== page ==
He pitched well against the Yankees to end May and went 10-5 with a 2.71 ERA in his final 22 games.
"I just think it was the culmination of everything that had been going wrong went right that night," Gee told SNY's Mets Hot Stove, talking about the game against the Yankees in the Bronx. "It was a turning point, like a light when off in my head and I said, 'OK, this is how I'm supposed to be pitching.' I don't know if it was because of the time off, but it was like those first two months I was searching for the old me and finally I found it."
Gee ended the year 12-11 with a 3.62 ERA in 32 starts, during which he struck out 142 and walked 47 in 199 innings.
Gee put together the best season of his career. In retrospect, the short, rough outings that characterized his April and May can largely be attributed to his need to rebuild strength following his season-ending shoulder surgery in 2012. Beginning with his 12-strikeout gem against the Yankees, he stayed strong and effective all season. As a contact pitcher, his success will depend more on luck and defense than if he could blow hitters away, so I don’t expect this level of outcome from him on a regular basis, though he is a fourth or fifth starter that any team in baseball would be lucky to have.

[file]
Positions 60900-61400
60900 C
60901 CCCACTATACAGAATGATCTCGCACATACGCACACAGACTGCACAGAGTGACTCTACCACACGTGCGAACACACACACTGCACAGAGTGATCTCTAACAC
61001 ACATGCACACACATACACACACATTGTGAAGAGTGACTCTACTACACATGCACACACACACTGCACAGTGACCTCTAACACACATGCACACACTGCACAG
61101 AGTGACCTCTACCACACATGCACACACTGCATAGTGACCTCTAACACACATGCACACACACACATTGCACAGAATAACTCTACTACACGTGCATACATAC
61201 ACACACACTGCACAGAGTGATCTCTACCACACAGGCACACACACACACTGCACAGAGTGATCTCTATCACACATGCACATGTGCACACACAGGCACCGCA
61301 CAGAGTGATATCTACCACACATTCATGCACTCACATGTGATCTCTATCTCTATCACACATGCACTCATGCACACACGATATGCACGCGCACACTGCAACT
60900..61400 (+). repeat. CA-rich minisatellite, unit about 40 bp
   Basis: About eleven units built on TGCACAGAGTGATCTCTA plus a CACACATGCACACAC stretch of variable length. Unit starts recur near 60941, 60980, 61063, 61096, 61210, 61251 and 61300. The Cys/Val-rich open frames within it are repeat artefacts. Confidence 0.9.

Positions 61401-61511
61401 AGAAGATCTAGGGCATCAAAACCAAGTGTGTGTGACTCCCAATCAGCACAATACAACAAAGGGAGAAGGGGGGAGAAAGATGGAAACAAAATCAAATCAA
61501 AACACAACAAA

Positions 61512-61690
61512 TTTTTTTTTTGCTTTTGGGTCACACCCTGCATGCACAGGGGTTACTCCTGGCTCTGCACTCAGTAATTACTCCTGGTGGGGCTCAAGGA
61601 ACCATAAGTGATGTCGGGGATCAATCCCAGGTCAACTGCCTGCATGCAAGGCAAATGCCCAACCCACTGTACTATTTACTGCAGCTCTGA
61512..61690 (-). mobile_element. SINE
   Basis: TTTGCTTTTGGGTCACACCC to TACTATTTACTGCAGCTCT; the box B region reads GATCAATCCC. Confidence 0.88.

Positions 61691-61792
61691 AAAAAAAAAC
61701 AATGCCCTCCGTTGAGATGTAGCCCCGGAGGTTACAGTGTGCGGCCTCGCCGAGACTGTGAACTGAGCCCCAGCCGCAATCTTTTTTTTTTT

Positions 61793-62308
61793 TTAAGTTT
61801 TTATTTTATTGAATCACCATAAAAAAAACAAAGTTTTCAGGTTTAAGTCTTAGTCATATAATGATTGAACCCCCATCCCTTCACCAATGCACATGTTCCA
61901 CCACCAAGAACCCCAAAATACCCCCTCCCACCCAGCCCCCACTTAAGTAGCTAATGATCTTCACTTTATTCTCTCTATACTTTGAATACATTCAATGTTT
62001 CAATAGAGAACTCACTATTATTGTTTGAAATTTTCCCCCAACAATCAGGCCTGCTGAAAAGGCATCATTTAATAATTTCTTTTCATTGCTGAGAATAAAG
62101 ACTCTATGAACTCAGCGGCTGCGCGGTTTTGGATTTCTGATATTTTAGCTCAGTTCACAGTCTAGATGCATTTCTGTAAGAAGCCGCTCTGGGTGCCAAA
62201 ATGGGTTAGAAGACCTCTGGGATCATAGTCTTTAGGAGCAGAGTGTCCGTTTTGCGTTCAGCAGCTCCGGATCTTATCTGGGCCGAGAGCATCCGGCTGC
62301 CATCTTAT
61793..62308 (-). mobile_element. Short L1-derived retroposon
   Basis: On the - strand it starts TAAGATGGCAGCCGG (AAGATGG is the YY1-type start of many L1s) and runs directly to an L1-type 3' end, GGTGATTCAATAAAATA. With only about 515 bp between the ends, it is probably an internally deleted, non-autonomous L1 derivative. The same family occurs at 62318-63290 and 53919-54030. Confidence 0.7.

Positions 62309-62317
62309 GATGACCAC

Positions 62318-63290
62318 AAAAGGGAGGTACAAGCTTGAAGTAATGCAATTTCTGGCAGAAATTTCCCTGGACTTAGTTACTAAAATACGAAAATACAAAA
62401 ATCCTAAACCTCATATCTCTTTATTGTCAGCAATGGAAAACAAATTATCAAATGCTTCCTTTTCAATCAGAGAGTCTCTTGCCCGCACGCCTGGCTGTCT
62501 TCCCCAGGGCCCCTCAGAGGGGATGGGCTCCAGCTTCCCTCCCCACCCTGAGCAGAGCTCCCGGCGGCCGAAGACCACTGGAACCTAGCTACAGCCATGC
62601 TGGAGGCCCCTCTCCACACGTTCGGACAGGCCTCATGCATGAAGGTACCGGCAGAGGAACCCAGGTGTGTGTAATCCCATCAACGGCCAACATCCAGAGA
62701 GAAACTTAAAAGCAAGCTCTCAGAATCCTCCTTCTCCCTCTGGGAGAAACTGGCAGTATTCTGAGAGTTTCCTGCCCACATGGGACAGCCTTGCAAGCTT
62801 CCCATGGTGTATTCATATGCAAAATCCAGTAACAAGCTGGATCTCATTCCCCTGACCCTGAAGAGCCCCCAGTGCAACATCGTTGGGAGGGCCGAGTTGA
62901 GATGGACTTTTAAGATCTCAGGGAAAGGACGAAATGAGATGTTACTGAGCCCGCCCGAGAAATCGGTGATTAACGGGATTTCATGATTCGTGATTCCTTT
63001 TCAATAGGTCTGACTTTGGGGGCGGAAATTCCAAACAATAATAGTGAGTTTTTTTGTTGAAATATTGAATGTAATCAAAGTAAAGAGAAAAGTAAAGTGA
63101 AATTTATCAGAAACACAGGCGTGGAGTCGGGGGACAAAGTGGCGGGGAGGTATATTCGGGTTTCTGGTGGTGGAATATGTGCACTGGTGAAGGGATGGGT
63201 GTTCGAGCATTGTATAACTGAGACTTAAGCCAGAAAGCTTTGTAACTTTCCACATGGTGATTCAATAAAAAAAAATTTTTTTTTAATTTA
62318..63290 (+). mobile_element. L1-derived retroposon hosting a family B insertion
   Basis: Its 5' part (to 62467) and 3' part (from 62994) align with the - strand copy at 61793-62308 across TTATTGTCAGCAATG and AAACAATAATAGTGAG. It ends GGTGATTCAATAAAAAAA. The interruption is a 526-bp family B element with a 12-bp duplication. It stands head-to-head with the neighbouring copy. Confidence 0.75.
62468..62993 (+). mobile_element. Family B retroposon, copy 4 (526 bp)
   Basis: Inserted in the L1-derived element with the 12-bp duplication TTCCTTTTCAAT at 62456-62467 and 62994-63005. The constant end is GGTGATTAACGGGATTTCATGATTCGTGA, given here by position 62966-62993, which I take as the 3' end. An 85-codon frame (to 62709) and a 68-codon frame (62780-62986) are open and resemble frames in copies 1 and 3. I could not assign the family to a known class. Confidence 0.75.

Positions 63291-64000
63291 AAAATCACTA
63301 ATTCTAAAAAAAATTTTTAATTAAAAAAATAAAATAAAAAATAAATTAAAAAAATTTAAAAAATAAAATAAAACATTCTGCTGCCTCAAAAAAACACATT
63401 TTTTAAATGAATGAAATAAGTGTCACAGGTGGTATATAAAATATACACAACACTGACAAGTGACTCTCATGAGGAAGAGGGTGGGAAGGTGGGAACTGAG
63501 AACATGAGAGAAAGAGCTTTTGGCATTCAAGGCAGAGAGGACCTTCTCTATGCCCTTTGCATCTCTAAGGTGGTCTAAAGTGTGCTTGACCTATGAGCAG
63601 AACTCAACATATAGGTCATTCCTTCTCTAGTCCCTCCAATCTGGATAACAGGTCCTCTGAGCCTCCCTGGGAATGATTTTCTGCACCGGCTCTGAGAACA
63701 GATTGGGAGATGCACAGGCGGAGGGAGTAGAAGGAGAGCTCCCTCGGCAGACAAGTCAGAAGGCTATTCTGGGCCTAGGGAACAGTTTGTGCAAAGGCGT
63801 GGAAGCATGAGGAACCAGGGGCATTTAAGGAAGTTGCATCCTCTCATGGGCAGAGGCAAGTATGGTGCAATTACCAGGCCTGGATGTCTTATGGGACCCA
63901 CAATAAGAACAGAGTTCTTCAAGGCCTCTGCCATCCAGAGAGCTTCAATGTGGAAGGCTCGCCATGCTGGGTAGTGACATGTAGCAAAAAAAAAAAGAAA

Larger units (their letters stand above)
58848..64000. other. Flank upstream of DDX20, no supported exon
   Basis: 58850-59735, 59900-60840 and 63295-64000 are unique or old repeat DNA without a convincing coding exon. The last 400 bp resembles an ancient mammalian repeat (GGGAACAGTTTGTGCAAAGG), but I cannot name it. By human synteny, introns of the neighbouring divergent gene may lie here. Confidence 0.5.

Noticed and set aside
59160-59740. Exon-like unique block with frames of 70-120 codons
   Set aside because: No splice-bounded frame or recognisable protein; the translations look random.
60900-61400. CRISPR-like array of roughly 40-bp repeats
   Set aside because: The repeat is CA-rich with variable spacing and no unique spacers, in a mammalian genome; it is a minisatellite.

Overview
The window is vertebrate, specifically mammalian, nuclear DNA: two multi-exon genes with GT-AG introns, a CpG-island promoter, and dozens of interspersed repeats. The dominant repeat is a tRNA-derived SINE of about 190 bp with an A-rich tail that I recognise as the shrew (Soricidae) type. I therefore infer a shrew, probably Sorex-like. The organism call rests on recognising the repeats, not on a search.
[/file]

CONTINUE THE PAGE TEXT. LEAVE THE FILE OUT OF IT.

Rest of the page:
The amazing part about his story this past season was that he was seemingly moments away from losing his rotation spot, but he found himself and turned in to one of the better pitchers in all of baseball. A key difference for Gee was his change-up, which is his bread and butter pitch. It needs to be eye-level for him to be successful. Early in the season, it just wasn’t there and he was relying primarily on a fastball/slider combination with an occasional knuckle-curve to get by. He established his change-up during the Yankees game and never looked back.